You can bring a basket and have a social distance picnic.  You can stay as long as you'd like.  You can buy plants and cut flowers.  They sell a few tubers, but plants are a surer thing.  They have a newsletter with advice and events.  They are happy people, these dahlia lovers, and will answer endless questions.   

You cannot, however. cut your own.  It looks perfect because people who know what they're doing tend the dahlias.  If they turned us loose - I shudder to think.  

 You can, however, take all the photos you want, and come home with dreams and aspirations.  Thanks to all their wise advice, humor and kindness I know what I've done wrong, what to let go because gardening is never perfect and nature bats last.  And what to try next year.  Can't wait.

Sunday, September 13, 2020

Before The Smoke

Before the 110 degree heat, before the choking smoke, before the fires that are devouring people's lives, I had a cutting garden full of lovely things.  

Okay, some were not so lovely any more.  But they were loved.  And it's a cutting garden. so it doesn't have to look good.  At least not all the time.  And yes those are onions and yes I cut them.

I would go down in the mornings with a cup of tea and a big basket, and cut until the basket was overflowing.  I'm sure when I clean up the garden in late fall I'll find a forgotten teacup or six.  Gardening is filled with happy surprises.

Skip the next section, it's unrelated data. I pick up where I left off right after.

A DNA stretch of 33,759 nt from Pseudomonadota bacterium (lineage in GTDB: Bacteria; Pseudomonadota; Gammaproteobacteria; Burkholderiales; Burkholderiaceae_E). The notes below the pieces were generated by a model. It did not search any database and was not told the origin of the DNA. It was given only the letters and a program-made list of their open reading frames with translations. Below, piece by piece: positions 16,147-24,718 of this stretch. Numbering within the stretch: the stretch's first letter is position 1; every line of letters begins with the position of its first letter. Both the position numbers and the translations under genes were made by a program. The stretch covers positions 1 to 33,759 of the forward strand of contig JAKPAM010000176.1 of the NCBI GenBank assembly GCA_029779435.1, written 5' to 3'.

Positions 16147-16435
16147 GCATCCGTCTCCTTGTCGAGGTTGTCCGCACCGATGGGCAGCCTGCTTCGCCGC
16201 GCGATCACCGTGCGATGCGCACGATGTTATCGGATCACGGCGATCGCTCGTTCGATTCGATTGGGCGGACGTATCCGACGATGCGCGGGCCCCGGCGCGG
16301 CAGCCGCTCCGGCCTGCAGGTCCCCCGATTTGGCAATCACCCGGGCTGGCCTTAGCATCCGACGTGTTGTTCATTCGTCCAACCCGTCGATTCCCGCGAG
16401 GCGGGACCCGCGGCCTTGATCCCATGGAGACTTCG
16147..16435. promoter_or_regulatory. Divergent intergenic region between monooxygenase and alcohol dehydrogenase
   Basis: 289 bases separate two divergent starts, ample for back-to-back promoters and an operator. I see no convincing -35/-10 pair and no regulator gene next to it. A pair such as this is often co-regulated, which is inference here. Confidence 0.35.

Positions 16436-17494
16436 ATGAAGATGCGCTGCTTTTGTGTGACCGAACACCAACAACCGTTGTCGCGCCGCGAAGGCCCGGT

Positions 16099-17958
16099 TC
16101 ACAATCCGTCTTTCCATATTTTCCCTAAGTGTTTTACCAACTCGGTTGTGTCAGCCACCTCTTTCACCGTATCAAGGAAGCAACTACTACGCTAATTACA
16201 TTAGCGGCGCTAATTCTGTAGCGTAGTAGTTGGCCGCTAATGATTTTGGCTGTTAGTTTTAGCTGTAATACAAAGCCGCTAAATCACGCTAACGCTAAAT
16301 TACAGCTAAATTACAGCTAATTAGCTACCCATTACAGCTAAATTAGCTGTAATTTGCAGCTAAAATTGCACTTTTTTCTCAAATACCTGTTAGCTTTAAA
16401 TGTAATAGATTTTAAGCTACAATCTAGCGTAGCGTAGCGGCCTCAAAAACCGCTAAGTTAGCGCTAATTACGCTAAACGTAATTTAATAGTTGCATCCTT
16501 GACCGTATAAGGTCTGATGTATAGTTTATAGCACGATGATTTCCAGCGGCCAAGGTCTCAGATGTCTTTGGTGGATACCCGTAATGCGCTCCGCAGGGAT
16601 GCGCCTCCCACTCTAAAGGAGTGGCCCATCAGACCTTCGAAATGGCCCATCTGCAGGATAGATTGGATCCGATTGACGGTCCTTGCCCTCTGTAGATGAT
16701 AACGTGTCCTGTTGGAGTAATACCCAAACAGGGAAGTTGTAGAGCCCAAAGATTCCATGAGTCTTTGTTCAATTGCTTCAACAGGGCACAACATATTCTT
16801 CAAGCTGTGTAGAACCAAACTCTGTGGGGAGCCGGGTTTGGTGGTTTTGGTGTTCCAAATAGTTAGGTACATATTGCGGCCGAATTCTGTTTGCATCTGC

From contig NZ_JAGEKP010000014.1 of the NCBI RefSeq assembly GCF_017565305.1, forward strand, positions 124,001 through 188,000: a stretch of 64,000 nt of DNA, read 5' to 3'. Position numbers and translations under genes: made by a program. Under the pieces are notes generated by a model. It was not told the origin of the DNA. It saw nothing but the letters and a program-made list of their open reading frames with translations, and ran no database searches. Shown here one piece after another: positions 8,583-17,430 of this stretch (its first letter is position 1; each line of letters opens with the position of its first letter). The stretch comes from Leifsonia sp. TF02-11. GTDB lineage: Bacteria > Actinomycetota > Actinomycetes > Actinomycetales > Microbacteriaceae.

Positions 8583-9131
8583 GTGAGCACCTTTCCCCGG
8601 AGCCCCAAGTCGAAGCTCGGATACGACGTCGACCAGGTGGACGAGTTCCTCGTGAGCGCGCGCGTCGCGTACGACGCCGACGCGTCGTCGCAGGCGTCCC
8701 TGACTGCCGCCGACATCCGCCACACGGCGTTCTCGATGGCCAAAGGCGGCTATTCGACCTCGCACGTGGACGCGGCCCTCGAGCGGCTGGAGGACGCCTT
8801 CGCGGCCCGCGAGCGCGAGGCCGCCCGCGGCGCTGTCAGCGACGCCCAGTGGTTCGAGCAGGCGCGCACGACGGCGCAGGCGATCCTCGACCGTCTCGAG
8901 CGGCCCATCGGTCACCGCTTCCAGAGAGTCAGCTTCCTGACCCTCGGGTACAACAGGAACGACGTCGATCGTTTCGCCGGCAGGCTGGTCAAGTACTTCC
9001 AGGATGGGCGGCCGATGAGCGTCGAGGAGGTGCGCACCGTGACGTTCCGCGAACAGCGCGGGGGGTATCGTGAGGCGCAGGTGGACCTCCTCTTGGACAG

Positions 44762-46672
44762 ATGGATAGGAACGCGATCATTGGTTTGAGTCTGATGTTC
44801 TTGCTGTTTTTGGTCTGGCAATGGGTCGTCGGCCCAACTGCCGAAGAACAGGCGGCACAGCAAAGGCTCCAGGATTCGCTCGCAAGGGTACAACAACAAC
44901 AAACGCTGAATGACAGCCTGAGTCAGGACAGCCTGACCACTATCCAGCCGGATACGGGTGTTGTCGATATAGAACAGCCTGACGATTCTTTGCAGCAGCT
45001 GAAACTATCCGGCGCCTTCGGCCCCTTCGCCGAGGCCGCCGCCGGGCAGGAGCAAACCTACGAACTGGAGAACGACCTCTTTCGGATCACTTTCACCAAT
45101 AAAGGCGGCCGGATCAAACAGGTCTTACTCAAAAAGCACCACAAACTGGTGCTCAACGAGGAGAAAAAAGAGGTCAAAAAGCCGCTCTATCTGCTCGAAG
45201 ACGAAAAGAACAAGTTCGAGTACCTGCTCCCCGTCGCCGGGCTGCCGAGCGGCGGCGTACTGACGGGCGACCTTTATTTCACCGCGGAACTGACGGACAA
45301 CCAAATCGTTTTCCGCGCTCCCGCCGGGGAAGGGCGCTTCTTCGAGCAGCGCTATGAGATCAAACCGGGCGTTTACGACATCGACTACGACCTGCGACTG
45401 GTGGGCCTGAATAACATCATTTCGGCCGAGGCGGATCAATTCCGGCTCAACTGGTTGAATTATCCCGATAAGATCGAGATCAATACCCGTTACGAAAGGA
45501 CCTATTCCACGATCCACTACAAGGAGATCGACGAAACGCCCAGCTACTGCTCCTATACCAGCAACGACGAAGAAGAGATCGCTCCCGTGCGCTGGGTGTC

In this basket - a tall white butterfly bush, new this year.  A two foot campanula primulafolia. I have carried seedlings and little jars of seed from garden to garden.  It seeds all over.  I love it.

Some David Austin roses, hopeless as cut flowers but so graceful and fragrant.  A long sprig of duck foot ivy.  An intensely blue bush clematis.  The raw material.

I make arrangements on the outdoor table, the leftover bits swept onto the patio and then into a nearby bed.  This vase has a pink scabiosa that grew to six feet before it keeled over and went to seed.  Note to self: stronger stakes next year.  It is, however, seeding all over the potato patch.  Sometimes good things come from what looks like disaster.

Back to the flowers: I think the rose is The Dark Lady from David Austin, but the tag is long gone.  I know I also planted Prospero, and it's also a David Austin and a major shedder on day two in the house.  I don't care, I love the graceful way they droop, and I leave the fallen petals.

Some plain blue buddleia that volunteered and is reseeding all over the place.  The hummingbirds love it.  That intense blue bush clematis.  Some unopened rose buds - it's a cutting garden and I cut buds knowing they will never open.  I love the way they feel in an arrangement, that not all the flowers are the same age.  Some still in bud, some drooping and shedding.